From a modern historian’s point of view, Tibet operated as a fully independent political state for only a relatively brief period, from the seventh to ninth centuries C.E., when the kings of the powerful Yarlung dynasty unified the Tibetan plateau and even briefly occupied Chang-an (Xian), then the capital of China. The subsequent regimes that ruled the whole of Tibet were installed by either Mongolian or Manchurian armies, whose leaders were also emperors of China. Since the most powerful figures in Tibet at these times were Buddhist lamas, their secular backers appointed them as rulers of Tibet. As a far-flung province of Imperial China, Tibet was of little interest to the emperors, and the Tibetans were left to rule the country as they wished. Under these conditions, Tibet was free to develop its unique buddhocracy. Starting in the early 18th century, China nonetheless retained a symbolic presence in Lhasa in the form of an amban, or governor, and a small contingent of troops.

A Buddhist monk cannot engage in war, not even in self-defense. The security of Tibet was thus vouchsafed by China, which occasionally sent in troops to repulse invaders. The relationship between China and Tibet was defined in such a way that each side could perceive itself as the dominant partner. While the Chinese government saw Tibet as an integral part of the realm (a view still held by most Chinese today) and thus subordinate to the emperor, the Tibetans regarded their high lamas as the teachers of the emperor, thus rendering him subordinate to their spiritual authority. This “priest-patron” (chö-yön) arrangement was modeled on the traditional relationship between a Buddhist monk and his lay benefactors. The relationship between China and Tibet was thus one of interdependence, with each party depending on the other for what it could not provide for itself. Such a model, which was informed by Buddhist ideas of not-self and dependent origination, had little room for such dubious notions as “independence”—a term that Tibetans did not use to describe their status as a nation until the 20th century.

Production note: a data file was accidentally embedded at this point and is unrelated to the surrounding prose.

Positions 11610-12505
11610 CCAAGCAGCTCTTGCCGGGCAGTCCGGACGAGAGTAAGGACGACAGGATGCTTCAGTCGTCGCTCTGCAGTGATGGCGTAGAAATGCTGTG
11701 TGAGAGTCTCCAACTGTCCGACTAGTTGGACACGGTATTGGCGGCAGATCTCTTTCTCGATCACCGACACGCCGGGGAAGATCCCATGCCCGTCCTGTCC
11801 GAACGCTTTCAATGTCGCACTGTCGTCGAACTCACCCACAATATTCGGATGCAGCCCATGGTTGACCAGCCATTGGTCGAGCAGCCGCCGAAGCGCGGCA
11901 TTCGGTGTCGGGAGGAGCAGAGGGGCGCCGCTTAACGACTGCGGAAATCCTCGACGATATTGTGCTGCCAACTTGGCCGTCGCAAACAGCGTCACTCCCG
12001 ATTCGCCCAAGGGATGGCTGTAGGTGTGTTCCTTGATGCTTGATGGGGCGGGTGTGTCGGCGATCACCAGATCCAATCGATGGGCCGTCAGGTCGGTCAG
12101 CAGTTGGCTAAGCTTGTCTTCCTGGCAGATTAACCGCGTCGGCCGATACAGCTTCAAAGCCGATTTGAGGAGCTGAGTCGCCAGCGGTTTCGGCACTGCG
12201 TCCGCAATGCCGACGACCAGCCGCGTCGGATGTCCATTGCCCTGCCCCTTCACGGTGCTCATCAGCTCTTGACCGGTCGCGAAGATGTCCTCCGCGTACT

After the collapse of the Chinese Manchu dynasty in 1911, the Tibetans, under the leadership of the 13th Dalai Lama, evicted the amban and his troops from Lhasa and embarked on a period of de facto independence that lasted until the invasion of Tibet by the People’s Liberation Army in 1950. However, this period was too brief and troubled for the Tibetans to be able to consolidate their independence. Internal feuding, the death of the Dalai Lama in 1933, reluctance of the monastic authorities to embrace reform, and a failure to establish international recognition for their regime, all meant that the Tibetan government was unable to resist the invading forces of Communist China. Unlike the previous emperors, Mao Zedong rejected religion as “poison” and had no intention of deferring in any way to the Dalai Lama of Tibet. The rules of politics in the Middle Kingdom had changed. The “patron-priest” relationship was redundant. The Tibetans joined the Armenians, Kurds, and Palestinians as another stateless people, their aspirations thwarted by a new geopolitical status quo against which they were powerless to act.